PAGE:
We Were Driven a Bit Batty This Week

 

Image by Clker-Free-Vector-Images from Pixabay



We had an uninvited guest in our home this week. At about 3 a.m. on Wednesday morning, my wife and I heard the cats making a ruckus and got up to investigate. At first, we thought they were just playing and, in an attempt to settle them down, I gave them some food.

While I was doing this, I heard the windchime we have hanging in our living room ring, as though someone hit it. As I went in to investigate, something buzzed by my ear and, after a few seconds of peering into the dark without my glasses, I realized it was a bat.

We have no idea how it got in the house though my theory is it was hiding in the air conditioner we put in the window the day before (I had kept it in my mom's garage). Regardless, it proved to be a bit of a challenge the past couple of days.

That first night, we wanted to open the front door for it but had to lock the cats up first. That took longer than expected because they were really wound up and wanted to "play" with the bat too and, by the time we were finally able to get them out of the way, the bat disappeared somewhere in my wife's sewing room. After searching for 30 minutes with no success, I stayed on the couch while she went back to bed, but it did not return.

My wife spent most of the day Wednesday looking for the bat and couldn't find it, so we hoped it got out the way it came in. However, around 9 p.m., it emerged from hiding again and started flying around the house.

This time, we were able to get the cats locked up and open the front door. The bat, who I nicknamed Robin Williams (because of the actor's bat character in Ferngully), chose not to cooperate, however. Every time we thought we had him moving toward the door, he'd dart in a different direction and, when I tried to gently catch him in my daughter's butterfly net, it snapped in two.

Finally, Robin flew into a corner in our living room and, once again, disappeared. My wife and I searched for at least an hour and even brought the cats into the room to see if they could find it, but it was nowhere to be found. It was getting late, so I opened the top part of our living room windows enough for the bat to get out on its own, hoping it would do so after things calmed down a bit.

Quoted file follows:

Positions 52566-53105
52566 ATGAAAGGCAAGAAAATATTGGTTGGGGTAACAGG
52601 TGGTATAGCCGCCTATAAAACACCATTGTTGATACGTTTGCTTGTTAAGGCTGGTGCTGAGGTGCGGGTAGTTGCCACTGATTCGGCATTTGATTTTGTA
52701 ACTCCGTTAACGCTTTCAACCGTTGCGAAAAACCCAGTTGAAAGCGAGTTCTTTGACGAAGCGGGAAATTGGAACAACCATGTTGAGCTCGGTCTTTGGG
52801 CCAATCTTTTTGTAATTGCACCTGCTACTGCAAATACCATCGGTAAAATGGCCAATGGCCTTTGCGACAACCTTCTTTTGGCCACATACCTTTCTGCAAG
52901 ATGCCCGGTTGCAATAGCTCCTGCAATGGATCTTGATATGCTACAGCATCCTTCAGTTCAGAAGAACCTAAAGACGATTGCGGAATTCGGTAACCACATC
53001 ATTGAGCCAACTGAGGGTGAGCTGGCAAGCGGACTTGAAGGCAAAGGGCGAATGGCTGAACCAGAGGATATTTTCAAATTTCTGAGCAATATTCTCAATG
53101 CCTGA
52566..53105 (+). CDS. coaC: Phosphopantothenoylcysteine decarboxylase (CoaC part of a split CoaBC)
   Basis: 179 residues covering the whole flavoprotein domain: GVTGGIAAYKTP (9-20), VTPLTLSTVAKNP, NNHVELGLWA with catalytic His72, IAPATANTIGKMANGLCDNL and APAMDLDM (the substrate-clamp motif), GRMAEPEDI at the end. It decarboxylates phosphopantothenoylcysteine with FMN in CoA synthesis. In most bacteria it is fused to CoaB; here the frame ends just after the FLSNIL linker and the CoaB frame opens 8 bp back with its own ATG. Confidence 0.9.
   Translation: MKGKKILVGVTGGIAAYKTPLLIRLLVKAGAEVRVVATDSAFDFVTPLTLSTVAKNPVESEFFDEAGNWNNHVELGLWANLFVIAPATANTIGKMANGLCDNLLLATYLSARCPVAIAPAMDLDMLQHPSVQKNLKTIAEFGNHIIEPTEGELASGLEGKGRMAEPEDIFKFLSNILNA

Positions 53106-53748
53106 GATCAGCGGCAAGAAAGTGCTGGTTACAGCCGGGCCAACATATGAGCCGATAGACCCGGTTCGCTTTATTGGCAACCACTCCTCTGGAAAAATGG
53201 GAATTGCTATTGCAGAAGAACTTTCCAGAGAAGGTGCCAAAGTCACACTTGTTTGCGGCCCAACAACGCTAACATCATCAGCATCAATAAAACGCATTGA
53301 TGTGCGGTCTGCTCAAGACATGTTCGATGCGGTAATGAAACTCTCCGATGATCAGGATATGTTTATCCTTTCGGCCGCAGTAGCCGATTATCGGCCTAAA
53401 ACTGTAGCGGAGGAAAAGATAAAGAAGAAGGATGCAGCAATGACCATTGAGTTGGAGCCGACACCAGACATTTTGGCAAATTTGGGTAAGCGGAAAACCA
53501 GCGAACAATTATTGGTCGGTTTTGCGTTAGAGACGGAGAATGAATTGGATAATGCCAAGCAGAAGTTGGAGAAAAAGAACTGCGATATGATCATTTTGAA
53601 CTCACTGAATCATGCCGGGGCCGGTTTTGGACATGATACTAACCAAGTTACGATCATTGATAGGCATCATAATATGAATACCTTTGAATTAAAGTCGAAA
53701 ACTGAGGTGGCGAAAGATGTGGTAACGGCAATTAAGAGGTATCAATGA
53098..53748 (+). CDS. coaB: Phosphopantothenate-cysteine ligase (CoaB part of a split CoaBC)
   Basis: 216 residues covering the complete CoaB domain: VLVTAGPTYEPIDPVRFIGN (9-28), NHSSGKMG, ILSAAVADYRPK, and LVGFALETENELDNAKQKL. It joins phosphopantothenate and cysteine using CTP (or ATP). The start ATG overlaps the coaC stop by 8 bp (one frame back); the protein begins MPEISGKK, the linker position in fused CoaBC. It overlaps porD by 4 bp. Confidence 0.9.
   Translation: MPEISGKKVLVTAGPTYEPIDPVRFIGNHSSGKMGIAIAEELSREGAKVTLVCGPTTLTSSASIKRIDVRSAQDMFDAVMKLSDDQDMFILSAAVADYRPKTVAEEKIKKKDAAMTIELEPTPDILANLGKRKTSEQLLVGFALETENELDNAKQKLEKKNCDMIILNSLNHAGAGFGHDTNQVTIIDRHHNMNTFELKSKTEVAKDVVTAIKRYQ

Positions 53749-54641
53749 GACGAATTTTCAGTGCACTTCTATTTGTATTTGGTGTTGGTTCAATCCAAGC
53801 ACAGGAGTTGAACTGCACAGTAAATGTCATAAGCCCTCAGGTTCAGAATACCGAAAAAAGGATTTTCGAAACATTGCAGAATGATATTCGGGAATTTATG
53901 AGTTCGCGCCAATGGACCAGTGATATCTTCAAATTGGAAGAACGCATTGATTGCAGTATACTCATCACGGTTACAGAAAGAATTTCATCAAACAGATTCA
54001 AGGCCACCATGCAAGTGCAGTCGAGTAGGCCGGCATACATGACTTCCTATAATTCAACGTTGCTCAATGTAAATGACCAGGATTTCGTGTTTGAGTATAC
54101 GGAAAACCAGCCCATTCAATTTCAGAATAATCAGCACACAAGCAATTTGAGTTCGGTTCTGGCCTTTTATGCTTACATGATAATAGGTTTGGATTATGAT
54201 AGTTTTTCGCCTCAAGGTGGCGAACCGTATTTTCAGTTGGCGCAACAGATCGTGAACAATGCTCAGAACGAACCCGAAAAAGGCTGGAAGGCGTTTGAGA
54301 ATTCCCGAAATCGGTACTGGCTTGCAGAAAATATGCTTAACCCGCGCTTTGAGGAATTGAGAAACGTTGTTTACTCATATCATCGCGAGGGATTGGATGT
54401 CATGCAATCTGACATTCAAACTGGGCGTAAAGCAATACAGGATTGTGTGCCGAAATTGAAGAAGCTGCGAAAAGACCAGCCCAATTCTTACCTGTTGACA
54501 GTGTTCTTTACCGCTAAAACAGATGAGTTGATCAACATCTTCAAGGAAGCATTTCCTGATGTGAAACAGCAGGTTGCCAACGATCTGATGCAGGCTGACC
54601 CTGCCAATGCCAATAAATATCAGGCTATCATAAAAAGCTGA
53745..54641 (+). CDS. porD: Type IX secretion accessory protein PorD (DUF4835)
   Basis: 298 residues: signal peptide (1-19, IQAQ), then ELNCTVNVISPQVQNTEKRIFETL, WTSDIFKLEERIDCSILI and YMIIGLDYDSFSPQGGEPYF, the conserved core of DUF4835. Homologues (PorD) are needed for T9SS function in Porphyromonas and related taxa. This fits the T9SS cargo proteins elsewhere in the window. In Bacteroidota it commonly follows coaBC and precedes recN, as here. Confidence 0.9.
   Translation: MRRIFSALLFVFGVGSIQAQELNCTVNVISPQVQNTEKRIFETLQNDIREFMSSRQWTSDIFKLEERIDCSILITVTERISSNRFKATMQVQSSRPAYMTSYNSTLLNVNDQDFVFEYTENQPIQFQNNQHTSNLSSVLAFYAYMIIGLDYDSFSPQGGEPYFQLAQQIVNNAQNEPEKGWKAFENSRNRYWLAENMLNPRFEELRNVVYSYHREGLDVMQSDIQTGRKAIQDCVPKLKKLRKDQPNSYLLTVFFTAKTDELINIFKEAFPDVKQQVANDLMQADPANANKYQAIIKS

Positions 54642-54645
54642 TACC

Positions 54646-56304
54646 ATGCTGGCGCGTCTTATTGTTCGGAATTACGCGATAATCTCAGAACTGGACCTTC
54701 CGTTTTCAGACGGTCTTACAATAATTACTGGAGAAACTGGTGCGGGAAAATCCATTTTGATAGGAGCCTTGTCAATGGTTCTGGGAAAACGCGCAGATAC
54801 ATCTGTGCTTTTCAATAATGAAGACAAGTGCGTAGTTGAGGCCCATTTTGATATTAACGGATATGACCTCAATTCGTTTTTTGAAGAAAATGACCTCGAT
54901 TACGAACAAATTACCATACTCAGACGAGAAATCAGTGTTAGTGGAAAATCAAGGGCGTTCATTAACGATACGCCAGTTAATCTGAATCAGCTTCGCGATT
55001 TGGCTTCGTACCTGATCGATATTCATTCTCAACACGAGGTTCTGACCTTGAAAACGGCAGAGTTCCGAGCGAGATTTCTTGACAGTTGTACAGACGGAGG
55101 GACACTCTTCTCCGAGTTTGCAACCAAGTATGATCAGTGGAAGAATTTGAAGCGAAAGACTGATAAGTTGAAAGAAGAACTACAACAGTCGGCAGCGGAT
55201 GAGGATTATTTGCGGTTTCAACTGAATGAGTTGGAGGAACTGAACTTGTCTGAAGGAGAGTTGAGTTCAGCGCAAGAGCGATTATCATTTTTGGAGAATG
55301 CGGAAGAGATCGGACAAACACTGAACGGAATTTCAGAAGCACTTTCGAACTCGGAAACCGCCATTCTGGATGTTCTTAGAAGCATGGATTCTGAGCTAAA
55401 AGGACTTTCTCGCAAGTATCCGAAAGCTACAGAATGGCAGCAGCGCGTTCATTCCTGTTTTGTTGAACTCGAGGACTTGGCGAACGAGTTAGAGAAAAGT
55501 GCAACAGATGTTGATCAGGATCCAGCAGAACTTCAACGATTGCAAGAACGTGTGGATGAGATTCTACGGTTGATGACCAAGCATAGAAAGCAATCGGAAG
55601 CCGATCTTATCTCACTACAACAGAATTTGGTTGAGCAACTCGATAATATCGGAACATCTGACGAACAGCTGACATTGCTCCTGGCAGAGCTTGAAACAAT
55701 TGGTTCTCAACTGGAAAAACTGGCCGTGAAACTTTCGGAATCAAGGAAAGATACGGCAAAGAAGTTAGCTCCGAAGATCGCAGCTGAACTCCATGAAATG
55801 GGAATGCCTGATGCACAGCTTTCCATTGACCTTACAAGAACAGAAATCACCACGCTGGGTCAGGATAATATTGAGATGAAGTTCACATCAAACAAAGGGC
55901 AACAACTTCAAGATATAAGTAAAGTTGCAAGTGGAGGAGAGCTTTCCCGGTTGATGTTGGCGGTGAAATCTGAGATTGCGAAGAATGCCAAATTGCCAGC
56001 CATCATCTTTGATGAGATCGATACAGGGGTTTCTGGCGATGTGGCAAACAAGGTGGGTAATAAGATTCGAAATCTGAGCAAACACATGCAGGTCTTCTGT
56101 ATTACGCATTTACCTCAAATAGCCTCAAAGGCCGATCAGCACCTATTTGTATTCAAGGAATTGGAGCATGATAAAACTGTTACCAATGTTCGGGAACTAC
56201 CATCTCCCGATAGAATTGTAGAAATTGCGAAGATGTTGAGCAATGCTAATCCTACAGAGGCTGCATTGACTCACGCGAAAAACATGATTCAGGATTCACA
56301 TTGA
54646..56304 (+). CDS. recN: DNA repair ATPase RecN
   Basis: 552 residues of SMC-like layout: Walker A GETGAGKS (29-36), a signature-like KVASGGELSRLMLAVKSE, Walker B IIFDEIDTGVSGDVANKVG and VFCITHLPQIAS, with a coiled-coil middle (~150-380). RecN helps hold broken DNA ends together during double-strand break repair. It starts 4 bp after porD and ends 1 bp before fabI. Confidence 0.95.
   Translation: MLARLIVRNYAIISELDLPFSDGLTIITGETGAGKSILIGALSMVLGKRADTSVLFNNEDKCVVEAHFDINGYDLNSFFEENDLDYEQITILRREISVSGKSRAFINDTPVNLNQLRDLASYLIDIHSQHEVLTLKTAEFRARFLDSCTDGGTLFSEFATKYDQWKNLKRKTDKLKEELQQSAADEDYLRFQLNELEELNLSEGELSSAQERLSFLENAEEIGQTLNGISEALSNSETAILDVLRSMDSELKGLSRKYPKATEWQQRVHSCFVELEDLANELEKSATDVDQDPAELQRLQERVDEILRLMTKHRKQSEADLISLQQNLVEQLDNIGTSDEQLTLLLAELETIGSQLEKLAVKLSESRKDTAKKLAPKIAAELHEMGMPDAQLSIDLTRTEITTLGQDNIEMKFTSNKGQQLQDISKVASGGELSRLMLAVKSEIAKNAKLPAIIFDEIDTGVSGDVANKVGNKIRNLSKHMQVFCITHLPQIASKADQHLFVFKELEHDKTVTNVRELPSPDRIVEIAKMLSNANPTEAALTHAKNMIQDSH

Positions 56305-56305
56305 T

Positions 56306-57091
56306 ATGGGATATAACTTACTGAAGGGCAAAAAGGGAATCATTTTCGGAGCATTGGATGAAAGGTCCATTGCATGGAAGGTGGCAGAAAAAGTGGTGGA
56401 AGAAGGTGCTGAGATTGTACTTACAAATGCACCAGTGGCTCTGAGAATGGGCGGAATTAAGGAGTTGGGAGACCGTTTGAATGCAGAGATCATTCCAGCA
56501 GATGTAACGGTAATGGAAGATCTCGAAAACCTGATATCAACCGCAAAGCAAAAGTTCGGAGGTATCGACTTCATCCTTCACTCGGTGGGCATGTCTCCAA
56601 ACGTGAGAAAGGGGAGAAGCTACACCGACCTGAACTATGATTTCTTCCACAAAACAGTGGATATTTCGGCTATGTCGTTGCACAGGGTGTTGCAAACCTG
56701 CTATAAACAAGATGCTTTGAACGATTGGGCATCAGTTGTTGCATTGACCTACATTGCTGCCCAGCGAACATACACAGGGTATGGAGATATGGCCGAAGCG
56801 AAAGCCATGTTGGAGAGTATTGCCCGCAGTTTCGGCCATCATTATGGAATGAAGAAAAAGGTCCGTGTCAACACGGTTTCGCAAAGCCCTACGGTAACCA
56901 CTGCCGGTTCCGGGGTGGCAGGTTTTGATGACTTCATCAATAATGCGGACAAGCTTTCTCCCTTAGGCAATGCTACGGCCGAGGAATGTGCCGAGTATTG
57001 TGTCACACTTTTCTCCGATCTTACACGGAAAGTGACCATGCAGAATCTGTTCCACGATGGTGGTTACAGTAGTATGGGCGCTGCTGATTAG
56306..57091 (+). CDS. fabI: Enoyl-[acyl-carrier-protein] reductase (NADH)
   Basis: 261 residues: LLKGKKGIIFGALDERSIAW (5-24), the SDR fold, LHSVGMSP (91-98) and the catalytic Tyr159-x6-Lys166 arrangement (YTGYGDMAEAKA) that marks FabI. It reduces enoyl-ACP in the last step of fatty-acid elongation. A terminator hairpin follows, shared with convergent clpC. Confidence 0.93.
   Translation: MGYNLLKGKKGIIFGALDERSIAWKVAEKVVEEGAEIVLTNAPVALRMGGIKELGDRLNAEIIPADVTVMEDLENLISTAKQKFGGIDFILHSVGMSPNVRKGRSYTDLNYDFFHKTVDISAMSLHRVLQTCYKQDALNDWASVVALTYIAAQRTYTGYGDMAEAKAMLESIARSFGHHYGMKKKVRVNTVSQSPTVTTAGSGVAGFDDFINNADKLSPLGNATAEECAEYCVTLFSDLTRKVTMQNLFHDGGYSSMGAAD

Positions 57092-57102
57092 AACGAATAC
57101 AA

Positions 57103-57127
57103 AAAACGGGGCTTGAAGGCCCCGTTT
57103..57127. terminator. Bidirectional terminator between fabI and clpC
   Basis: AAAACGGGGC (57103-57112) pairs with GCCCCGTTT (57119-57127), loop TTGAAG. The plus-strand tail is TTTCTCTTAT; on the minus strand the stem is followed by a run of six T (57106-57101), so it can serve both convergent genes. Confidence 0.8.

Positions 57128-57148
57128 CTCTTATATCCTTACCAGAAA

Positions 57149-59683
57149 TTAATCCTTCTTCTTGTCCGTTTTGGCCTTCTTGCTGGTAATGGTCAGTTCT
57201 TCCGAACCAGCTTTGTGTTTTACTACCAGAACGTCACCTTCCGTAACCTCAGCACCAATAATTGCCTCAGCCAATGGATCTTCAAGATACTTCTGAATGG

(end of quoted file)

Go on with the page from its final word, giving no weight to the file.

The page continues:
At first, we thought this worked. My wife searched every inch of the living room during the day, moving furniture, taking items off the shelves and even looking inside our electric fireplace and air conditioner and couldn't find it. Then, after it got dark outside, we turned off all the lights and waited quietly until at least 10 and did not see it.

Not even 15 minutes after we called it a night, we heard the cats again and opened our eyes to the bat circling our bed. I was able to move quickly, get the cats in the hall and close our bedroom door so it was more isolated. We then removed the screen from our window and, using blankets (as many web sites instructed us to do) attempted to guide the bat outside.

This also proved to be a challenge because Robin wasn't having anything to do with it, swooping at us multiple times and even colliding with my wife's head and back (fortunately, she wasn't bitten or scratched, just bumped). When he finally stopped and we didn't see him, we congratulated ourselves for finally getting him out of the house.

Or so we thought.

A half hour later, the screen was back in the window, our door was open, and we were back in bed. That's when our older cat, Echo, jumped up on my nightstand and began staring at corner shelf. I thought, for sure, he was looking at a bug that got in while the screen was out of the window or a shadow but, nope, there was Robin sticking his head out from behind a small wooden statue we got as a wedding present.

Fortunately, the bat was no longer putting up a fight at that point and, instead, was determined to just hide. This allowed me to get my gardening gloves and a towel and, after some tense moments (not knowing if it would change its mind about hiding), was able to wrap it up, statue and all, and get it outside. I was thrilled when it spread its wings and flew off into the night.

My wife is a bit traumatized now and on the fence when it comes to her opinion about bats. I still think they are awesome creatures (easily one of my favorites) but hope to never see Robin or any of his family in my house again. I am just glad we were finally able to get the bat outside without it biting any of us or the cats and without hurting it.

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